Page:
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fire +‎ water, a calque of a Native American language term, probably Ojibwe ishkodewaaboo ‎(alcohol), from ishkode ‎(fire) + aaboo ‎(liquid”, glossed in older works as “water). A number of other Algonquian and Siouan languages also refer to whiskey with compounds that mean "fire-water".


firewater ‎(countable and uncountable, plural firewaters)

  1. High proof alcohol, especially whiskey (especially in the context of its sale to or consumption by Native Americans).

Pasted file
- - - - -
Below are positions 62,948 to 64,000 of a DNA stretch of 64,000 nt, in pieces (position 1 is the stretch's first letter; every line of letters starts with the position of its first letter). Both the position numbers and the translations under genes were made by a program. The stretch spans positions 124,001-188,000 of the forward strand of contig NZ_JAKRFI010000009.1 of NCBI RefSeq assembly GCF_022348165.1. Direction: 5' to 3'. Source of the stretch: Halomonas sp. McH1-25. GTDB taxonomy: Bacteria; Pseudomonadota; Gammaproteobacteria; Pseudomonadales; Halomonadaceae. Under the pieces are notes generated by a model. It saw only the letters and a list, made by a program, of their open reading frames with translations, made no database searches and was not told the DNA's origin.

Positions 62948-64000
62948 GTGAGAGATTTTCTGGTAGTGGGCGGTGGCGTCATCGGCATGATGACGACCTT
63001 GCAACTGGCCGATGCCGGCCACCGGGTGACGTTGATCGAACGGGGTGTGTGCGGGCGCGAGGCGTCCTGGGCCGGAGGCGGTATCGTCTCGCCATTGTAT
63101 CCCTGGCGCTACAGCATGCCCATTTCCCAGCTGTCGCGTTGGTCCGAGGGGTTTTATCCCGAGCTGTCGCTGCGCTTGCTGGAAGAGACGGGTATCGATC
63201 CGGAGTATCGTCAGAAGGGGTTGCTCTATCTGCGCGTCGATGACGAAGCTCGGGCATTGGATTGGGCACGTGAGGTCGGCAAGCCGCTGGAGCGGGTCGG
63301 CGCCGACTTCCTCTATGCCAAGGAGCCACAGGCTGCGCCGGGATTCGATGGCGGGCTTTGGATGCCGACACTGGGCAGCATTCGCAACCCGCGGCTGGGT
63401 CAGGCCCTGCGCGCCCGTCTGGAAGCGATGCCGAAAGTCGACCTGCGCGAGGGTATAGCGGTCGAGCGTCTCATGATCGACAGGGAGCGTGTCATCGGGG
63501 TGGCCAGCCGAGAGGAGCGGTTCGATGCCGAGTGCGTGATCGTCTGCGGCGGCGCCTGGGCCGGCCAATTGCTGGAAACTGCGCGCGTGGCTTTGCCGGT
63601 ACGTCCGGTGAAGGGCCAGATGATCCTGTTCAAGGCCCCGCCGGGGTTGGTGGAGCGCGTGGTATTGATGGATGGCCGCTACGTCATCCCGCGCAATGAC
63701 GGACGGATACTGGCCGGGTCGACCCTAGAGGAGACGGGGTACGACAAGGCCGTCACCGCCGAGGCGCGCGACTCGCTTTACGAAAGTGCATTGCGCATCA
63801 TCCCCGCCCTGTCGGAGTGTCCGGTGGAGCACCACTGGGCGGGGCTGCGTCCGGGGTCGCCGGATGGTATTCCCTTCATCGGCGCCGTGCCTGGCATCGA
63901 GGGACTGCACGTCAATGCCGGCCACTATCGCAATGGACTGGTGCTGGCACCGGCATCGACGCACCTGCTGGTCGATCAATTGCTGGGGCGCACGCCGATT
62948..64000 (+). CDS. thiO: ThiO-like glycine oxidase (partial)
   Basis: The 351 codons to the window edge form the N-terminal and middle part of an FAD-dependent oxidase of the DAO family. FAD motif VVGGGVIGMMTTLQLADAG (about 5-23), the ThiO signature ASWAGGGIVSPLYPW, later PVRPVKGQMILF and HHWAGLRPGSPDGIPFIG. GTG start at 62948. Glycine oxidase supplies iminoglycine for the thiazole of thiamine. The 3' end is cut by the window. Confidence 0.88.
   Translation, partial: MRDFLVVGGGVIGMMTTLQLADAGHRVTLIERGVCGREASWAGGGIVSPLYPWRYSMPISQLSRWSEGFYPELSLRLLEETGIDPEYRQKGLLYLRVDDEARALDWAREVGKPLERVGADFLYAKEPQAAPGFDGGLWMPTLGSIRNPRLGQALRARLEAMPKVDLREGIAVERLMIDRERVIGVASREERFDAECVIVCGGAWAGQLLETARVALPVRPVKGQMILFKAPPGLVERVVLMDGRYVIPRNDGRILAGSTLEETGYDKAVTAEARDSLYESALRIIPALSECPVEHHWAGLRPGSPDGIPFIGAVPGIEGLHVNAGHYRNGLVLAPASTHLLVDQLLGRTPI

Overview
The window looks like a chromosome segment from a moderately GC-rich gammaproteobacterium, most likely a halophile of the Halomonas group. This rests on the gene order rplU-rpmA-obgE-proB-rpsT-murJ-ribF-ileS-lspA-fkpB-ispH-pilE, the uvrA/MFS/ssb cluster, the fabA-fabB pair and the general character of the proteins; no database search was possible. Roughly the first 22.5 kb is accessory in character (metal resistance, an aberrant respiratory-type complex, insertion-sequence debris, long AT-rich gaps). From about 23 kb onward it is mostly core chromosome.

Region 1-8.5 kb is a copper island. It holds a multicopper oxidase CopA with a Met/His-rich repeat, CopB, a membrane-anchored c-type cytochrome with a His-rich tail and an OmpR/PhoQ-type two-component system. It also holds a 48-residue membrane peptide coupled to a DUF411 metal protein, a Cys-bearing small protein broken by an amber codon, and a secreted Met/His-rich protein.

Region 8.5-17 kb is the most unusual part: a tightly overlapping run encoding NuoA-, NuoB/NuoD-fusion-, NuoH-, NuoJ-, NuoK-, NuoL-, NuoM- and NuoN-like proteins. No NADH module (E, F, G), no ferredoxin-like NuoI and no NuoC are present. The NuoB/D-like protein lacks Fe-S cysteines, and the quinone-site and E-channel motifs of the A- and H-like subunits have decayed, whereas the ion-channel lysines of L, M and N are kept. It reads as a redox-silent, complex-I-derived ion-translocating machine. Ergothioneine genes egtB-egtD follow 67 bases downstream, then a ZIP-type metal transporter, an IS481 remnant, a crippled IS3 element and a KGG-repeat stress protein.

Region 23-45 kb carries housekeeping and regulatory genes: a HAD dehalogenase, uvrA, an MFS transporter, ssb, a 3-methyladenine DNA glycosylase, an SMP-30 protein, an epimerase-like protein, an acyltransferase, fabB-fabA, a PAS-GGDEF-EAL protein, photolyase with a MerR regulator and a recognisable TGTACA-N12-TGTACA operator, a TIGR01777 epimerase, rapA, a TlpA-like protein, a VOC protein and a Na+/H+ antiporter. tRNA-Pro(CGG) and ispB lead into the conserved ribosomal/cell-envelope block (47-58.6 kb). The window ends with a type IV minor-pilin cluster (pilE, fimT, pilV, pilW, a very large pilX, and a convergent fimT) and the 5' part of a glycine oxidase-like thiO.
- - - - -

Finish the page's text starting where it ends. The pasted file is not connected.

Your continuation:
• 2012, Tom Lamont, How Mumford & Sons became the biggest band in the world (in The Daily Telegraph, 15 November 2012)[1]
      Four polite Englishmen in their middle 20s, feigning like firewater drunks in a Eugene O'Neill play: it's exactly the stuff that makes their detractors groan.
  2. High temperature hydraulic condensate discharged from industrial boilers.